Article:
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Dietary Behaviors & Perceived Nutrition Availability of Small College Student-Athletes: a Pilot Project thesportjournal.org/article/dietary-behaviors-perceived-nutrition-availability-of-small-college-student-athletes-a-pilot-project

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Purpose: The objective of this project was to investigate dietary behaviors and perceived food availability for small college student athletes. Methods: Two-hundred seventy-two student athletes from a Midwestern urban city participated in this study.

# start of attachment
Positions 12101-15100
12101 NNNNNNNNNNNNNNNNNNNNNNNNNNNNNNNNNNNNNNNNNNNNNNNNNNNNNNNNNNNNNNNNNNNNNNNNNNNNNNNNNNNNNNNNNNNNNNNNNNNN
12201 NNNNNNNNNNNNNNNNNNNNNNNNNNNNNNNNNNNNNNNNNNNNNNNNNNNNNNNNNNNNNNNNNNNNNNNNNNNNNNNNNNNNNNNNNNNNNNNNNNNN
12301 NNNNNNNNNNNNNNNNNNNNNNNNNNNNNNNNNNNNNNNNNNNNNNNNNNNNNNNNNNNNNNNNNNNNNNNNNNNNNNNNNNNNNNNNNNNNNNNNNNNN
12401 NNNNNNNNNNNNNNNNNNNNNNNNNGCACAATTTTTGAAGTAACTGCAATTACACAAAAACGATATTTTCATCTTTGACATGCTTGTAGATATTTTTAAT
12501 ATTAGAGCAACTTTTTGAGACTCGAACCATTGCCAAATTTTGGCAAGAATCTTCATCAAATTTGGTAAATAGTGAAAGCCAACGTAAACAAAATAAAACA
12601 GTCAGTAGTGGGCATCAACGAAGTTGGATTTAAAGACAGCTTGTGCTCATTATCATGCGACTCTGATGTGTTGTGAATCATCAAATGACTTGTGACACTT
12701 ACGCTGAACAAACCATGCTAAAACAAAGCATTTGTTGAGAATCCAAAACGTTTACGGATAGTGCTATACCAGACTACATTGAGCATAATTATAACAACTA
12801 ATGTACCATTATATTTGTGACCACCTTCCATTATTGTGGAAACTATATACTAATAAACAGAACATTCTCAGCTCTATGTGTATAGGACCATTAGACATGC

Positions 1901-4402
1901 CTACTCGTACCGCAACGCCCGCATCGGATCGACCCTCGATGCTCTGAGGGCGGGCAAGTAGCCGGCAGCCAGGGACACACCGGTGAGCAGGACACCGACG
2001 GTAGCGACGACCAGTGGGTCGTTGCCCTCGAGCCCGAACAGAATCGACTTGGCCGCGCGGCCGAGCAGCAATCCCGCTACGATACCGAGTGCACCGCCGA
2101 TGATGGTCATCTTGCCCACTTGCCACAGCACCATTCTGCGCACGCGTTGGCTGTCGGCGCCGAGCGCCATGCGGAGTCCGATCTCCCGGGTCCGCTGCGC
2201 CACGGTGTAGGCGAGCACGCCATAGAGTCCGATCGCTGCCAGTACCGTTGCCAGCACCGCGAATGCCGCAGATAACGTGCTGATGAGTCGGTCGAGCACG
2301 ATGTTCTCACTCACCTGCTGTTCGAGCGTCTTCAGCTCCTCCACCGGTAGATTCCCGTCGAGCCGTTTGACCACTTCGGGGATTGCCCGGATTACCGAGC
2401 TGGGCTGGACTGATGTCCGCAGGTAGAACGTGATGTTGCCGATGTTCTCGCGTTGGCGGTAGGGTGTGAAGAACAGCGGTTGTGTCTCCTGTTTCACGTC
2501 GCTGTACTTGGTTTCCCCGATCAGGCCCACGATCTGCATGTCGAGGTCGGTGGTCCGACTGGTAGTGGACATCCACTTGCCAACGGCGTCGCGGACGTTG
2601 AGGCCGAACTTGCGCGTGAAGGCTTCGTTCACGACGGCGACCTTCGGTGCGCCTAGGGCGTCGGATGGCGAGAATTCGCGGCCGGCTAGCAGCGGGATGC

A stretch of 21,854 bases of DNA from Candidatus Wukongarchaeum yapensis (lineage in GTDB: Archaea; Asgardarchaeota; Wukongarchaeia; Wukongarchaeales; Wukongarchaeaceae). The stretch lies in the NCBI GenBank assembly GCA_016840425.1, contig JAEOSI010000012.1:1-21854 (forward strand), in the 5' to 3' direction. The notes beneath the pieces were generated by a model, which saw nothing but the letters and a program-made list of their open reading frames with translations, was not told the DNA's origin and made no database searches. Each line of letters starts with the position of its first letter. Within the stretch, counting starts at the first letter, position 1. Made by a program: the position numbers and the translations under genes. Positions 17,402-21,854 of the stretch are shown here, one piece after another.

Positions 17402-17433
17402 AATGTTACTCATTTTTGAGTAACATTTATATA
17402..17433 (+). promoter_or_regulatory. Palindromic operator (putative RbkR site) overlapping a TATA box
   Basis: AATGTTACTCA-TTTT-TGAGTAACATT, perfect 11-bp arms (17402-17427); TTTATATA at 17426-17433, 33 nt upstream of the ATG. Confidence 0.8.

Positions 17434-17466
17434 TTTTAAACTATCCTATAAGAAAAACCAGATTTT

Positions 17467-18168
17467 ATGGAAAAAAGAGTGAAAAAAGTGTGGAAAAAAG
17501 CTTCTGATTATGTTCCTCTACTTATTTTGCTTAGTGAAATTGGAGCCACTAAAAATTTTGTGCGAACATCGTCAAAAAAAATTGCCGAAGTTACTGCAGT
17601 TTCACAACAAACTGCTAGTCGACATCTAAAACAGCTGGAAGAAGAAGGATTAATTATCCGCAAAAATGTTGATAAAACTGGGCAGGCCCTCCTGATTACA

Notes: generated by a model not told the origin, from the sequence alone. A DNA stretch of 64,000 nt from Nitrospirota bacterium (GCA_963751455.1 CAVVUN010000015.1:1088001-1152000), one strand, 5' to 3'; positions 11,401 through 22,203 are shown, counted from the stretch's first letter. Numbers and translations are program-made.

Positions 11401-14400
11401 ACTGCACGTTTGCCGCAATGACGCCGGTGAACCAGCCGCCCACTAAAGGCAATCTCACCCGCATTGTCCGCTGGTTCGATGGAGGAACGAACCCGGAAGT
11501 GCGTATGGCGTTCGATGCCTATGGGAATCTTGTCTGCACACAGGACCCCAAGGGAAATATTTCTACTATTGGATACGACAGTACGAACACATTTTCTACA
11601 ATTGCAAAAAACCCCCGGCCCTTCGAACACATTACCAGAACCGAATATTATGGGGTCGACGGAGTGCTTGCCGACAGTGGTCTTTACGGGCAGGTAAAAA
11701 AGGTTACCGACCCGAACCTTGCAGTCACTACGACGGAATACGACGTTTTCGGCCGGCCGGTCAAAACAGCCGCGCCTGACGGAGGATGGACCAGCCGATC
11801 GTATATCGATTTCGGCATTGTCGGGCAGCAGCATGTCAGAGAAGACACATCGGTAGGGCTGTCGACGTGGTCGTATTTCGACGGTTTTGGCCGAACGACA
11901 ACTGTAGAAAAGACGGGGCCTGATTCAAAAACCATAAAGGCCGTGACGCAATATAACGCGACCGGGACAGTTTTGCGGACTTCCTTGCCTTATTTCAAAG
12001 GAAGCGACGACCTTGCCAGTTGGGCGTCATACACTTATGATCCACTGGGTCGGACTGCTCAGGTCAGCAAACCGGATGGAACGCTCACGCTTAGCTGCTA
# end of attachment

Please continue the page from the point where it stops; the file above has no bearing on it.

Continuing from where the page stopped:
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  U.S. Sports AcademyMay 24, 2018 Dietary Behaviors & Perceived Nutrition Availability of Small College Student-Athletes: a Pilot Project thesportjournal.org /article/dietary-behaviors-perceived-nutrition-availability-of-small-college-student-athletes-a-pilot-project/ Authors:  Anthony Randles Corresponding Author:  Anthony Randles, Ph.D., MPHEducation and Arts Bldg. 22391002 South Esther Street, P.O. Box 7111South Bend, IN 46334-7111Randlest@iusb.edu574-520-4693 Anthony Randles is a Lecturer at Indiana University South Bend, School of Education, Health,Physical Education and Recreation Program ABSTRACT Purpose: The objective of this project was to investigate dietary behaviors and perceived foodavailability for small college student athletes.Methods: Two-hundred seventy-two student athletes from a Midwestern urban city participatedin this study. Students-athletes received an electronic consent form and a dietary surveycontaining question about demographics, food frequency, perceived nutrition environment andfood security.Results: The project indicated that athletes reported eating limited fruit and vegetables. Athletes also reported that fruit was available to them mostly as either “always” (41.9%) or “often” (25%) and responded that vegetables were available “always” (45.2%) or “often”(27.2%). Chi-Square indicated that there were significant differences between male and femaleathletes when reporting specific items.Conclusion: There is a need for continued nutritional tracking to understand dietary habits of  1/18  small-college athletes, and whether they have the available food needed for athletic andacademic success. In addition, effective nutrition interventions are needed to improve dietaryintake: not only for performance, but also for health. Application in Sport: Understanding nutritional behaviors, motivators, and knowledge areessential for coaches and administrators. Tracking of dietary behaviors should allow keypersonnel to develop interventions for a team or identify problematic issues such as eatingdisorders, and injury recovery. Keywords:  Small College, Student-Athlete, Dietary Behaviors, Perceived Nutrition Availability INTRODUCTION One of the many challenges that college athletes experience is eating properly (1-6). Thedemands of daily training, along with classroom work, among student-athletes results in havinghigher food and fluid needs than the average college students (7-8). Eating the right food atthe right time is vital for enabling student-athletes to train, compete, recover, and heal, as wellas to think and learn. Nevertheless, for many student-athletes, quality of nutrition and meetingnutritional demands is not a high priority (9). Schedules are packed with class, teamcommitments; homework and leaves student-athletes with limited time for getting the nutritionthey require. Overextended daily schedules could lead to bad dietary choices: such aschoosing to eat “fast-foods” or skipping meals (8-10). Other factors, such as living situation (onor off campus), availability of healthy food and access to grocery stores could have a factor infood behaviors.In 1991, the NCAA issued nutrition guidelines that allowed schools to feed their athletes onlyone training table meal per day, five days each week. In the 27 years since this rule went intoeffect, knowledge of sports nutrition has grown exponentially, including studies showing thatcollege athletes have a difficult time meeting nutritional needs (1-3, 11). A 2013 study of 52Division 1 female athletes found that 74% did not meet the minimum recommendations for carbohydrate intake, and half were not eating sufficient protein (9). Due poor nutrition amongstudent-athletes, NCAA changed the rule in 2014 allowing student-athletes to receive unlimitedmeals and snacks in conjunction with their athletic participation.The evidence is growing that collegiate athletes practice poor nutrition behaviors (4-5, 9);however, the majority of these studies were conducted in large university setting or NCAA DIschools (1-6, 9, 11). There is limited information for small college (≤5,000 enrolled student or ≤500 student living on campus) program athletes. The National Association of Intercollegiate Athletics (NAIA) is a governing body of 250 small athletics programs with about 65,000intercollegiate athletes (12). Sufficient nutrient intake is essential for not only maintaining goodhealth and nutritional status of these young people but also for maximizing their athleticpotential (9, 13). Even though NAIA athletes tend not to be recruited at professional levels,they are still similar to NCAA athletes: balance practice times with class and socialengagements and may be vulnerable to nutrition related issues, more so amongst women (9,14, 15). Despite these similarities, little is known about the dietary behaviors of smaller collegestudent-athlete. 2/18  Student athletes, no matter which level of competition, with poor diets could be at high risk of injury (16). The continued development of muscles, bones, and brain are all stronglyinfluenced by nutrition (17). To understand dietary behaviors of small college athletes further,the investigator sought to investigate the nutritional behaviors and perceived nutritionalbarriers of small college student-athletes. By administering a dietary questionnaire, the studyexamined dietary behaviors and perceived nutrition availability of NAIA student athletes. Thefollowing research objectives were used to guide the project:[RO 1] To assess dietary behavior among of a cohort of NAIA male and female collegiateathletes.[RO 2] To assess perceived access to nutritional resources within the cohort.[RO 3] Examine gender differences in dietary behaviors and perceived access to nutritionalresources.[RO 4] Identify groups of athletes at risk for food insecurity. (This objective is reportedelsewhere). METHODS Recruitment and procedures This study utilized a sample of college athletes from two NAIA universities in a Midwesternstate of the United States. Athletic Directors were directly contacted to explain the nature anddetails of the study. Athletic directors assisted with recruitment of participants from their athletic teams from February 2017 to April 2017. Athletes received three email invitationsduring the data collection period. The first email was to introduce and recruit participants andthe subsequent two other emails were for follow-up and further recruitment. After the athleteconsented electronically, they were directed to an electronic questionnaire. The inclusioncriteria for the study included being a member of a university varsity team and 18 years or older. Both university athletic departments and institutional review boards reviewed andapproved study protocols before student contact and data collection began. Research instrument   A 45-item nutritional survey was compiled from two national survey instruments. Dietarybehaviors and perceived nutrition availability were assessed using elements of the FLASHEadolescent dietary survey instrument, a web-based survey that has demonstrated validity inadolescents age 12-17 (18). Modification of questions took place to accommodate the studypopulation. To maintain the face and content validity of the specific questions, two-researchdietitians reviewed the modified questions. The survey included questions over a variety of nutritional practices such as food frequency (“during past 7 days, how many times did youdrink”), dining out (“frequency per week” and “type of restaurant”), availability of foods, (i.e.,“how often are the following foods and drinks available in your home or campus food servicearea?”), if student-athletes were able to afford the food they needed, (i.e. “The food I bought just didn’t last and I didn’t have money to get more?”), demographic characterisitics and heightand weight. Calculation of BMI was completed from self-reported height (inches) and weight(lbs.).The presence of hunger continues to be a challenge for U.S. health, nutrition, and social 3/18  policy. Often overlooked are the material conditions of college students lives, especially whenit comes to nutrition (21). A study by Broton and Goldrick-Rab (2017), reported that data frommore than 30,000 two- and 4-year college student indicated that half are food insecure, “limitedor uncertain availability of nutritionally adequate and safe foods or limited or uncertain ability toacquire acceptable foods in socially acceptable ways’’(19). To begin to understanding foodsecurity among student-athletes, a 6-item (short form) 12-month Food Security Scaledeveloped at the National Center for Health Statistics were included in the research instrument(reported elsewhere) (20). STATISTICAL ANALYSIS The investigator used means, standard deviations, and frequencies to describe thecharacteristics of the sample. Evaluation of survey questions were conducted by running adescriptive analysis and using χ2 statistic to test for differences between male and femalestudent athletes. All statistical analyses were conducted using SPSS v. 24 (IBM, Armonk, NewYork, USA), with the level of the significants set at p < .05 unless otherwise noted. Questionabout perceived food security and availability will be reported elsewhere. RESULTS Student Athlete characteristics One hundred sixty-nine females athletes (62.1%) and 103 (37.8%), male athletes completedthe survey with a total of 272 student athletes completing the survey. Twenty-one participantsbeing excluded from the final analyses because of technical issues with the electronic survey.The demographic characteristics of the sample are presented in Table 1. The sampleconsisted of indoor/outdoor track and field athletes and cross-country runners (22.8%),basketball players (16.2%), softball players (10.3%), lacrosse players (10.3%), baseballplayers (8.8%), rugby players (5.5%), volleyball players (5.1%), golfers (4.8%), tennis players(3.7%), and competitive cheer and dance (2.2%). The majority of participants reported asCaucasians (84.2%); Black or African-American (7.4%); Hispanic or Latino (5.5%); other (2.2%) or Asian (.7). The mean BMI for all athletes was 25.9 (SD=4.5), making the averagestudent athlete in this study overweight. Male athletes were more likely to be categorized asoverweight (43.7%) or obese (22.3%). Fruit and vegetable question responses  Among all athletes surveyed, 9% reported eating any fruit 3 or more times per day during past7 days for male-athletes (29.1%) and 2-times per day during the past 7 days for female-athletes (29.6%). About four percent of participants reported eating non-fried vegetables andless than one percent reported eating green salad, with or without other vegetables three or more times per day during the past seven days. The most common response for both male(30.1%) and female (38.5%) athletes were reporting eating green salad 1-3 time per week, thesame for non-fried vegetable (male-athletes 36.9% vs. female-athletes 34.3%). Table 2 showsresponse categories among all participants and men vs. women for fruit and vegetable relatedquestions. 4/18  Protein and fat question responses When comparing male vs. female responses about proteins and fats questions (Table 3), therewere significant differences in how athletes responded to questions. About Forty-five percentof all athletes reported eating fried chicken items 1-3 times per week with 56.3% of male-athletes reported eating fried chicken like items 1-3 time per week compared to only 34.9% for female athletes, χ2 (4) = 10.066, p = .033. Processed meats also had similar responses,46.7% of student-athletes reported eating processed meats 1-3 time per week. Fifty-twopercent of male-athletes reported eating processed meats 1-3 time per week vs. 43.2% for female-athletes: χ2 (4) = 10.597, p = .031. Finally, 39.3% of student-athletes reported eatinghamburgers/cheeseburgers 1-3 times per week during the last seven days. Forty-five percentof male-athletes reported eating hamburgers/cheeseburgers 1-3 times per week vs. 34.9% of female-athletes, χ2 (4) = 10.066, p = .033. As a whole, tacos, burritos, nachos, or other likedishes (58.8%), and fried potatoes (58%) were the most commonly reported food eaten at 1-3days per week during a 7-day period. 5/18